Come Out, Come Out, Wherever You Are…

In law school, I spoke as a straight “ally” to various classes for the campus office of LGBT Affairs. During orientation, the speakers, both gay and straight, shared their coming out stories. The stories ranged from extremely painful to funny to sweetly innocent. One woman’s story of her adolescent crush on a camp counselor was so cute I wished I was a girl just so I could date her.

I find revisiting my story every now and again a refreshing reminder of why I believe in tolerance and acceptance, and why the fight for full equality cannot stop until it is a reality. Here’s my story — I hope you’ll share yours as well.

I went to college a fundamentalist Christian. I thought being gay was a sin, and that gay people should be prayed for. I wasn’t hateful about my beliefs, but they were relatively firm.

Until I met Rob. Rob and I worked for the campus conference office, he as a full-time conference planner and me as a student assistant. Rob was in his late 20s, good looking, and very self-assured. He was a fun guy to hang out with, and we spent many a day criss-crossing campus together in the department minivan.

Some way into that summer, I said something about Rob, to which a co-worker replied, “You do know Rob is gay, don’t you?” I didn’t. But rather than the “ick” reaction you might have expected, what came to mind was more of a “huh, what do you know?” I couldn’t instantly categorize or judge Rob, because I knew him, and we were friends. As the summer wore on, he said a few things that made his orientation clear, such as his trademark “doing the bobblehead at all the boys walking down the hall.”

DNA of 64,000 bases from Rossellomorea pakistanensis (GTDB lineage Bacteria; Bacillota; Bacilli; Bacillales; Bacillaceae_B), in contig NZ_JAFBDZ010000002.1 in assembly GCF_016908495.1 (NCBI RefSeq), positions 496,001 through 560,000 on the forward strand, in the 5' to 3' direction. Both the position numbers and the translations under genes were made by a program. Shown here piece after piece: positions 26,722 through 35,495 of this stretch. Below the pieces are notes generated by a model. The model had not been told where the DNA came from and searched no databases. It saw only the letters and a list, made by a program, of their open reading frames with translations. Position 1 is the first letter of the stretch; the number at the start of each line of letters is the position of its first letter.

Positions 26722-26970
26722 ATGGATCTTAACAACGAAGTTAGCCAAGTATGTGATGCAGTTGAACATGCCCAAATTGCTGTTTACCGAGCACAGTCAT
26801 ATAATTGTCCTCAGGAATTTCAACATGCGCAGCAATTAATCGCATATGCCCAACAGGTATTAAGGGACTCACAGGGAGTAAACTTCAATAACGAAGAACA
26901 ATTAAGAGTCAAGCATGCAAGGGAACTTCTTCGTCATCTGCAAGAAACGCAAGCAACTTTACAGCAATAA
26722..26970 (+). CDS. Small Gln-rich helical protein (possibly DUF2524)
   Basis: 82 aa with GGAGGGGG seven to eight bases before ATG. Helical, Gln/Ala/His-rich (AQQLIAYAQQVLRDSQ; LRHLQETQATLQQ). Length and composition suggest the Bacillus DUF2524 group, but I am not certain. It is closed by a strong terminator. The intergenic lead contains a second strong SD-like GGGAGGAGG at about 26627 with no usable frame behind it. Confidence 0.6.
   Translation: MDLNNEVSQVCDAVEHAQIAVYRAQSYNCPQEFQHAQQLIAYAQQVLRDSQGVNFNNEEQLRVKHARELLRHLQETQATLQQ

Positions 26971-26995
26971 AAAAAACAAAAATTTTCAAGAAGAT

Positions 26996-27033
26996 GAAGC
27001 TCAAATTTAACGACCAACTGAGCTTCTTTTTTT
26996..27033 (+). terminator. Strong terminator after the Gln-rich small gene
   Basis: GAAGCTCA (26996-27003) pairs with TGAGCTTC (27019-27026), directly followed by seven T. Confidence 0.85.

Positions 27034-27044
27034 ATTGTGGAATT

That one relationship triggered a change of mindset. I left college with the conviction that discrimination against LGBT people was wrong. But moving back to my little hometown to write for the local newspaper, the subject never really came up and I didn’t do anything with my conviction.

Then our state senator came to town. At a time when major education issues were before the state legislature, he held a town hall meeting where the one and only topic was preventing gays from adopting. He had sponsored legislation to this effect based on anecdotal, hearsay evidence about a pair of gay men who adopted a child, and it was later discovered that one of them had a criminal record. This, somehow, made gays on the whole unfit parents.

What shocked me as I sat in a little diner covering the event was the prevalence of gay jokes being whispered back and forth between the “town fathers” at the meeting, most of whom were Democrats. I left the meeting furious, and logged on to join the ACLU that day. In a number of small ways, I’ve spoken for love and equality for the relationships of LGBT citizens since that day.

How about you? How did you come to accept your own sexuality, or come to the conclusion that you were “straight but not narrow?”


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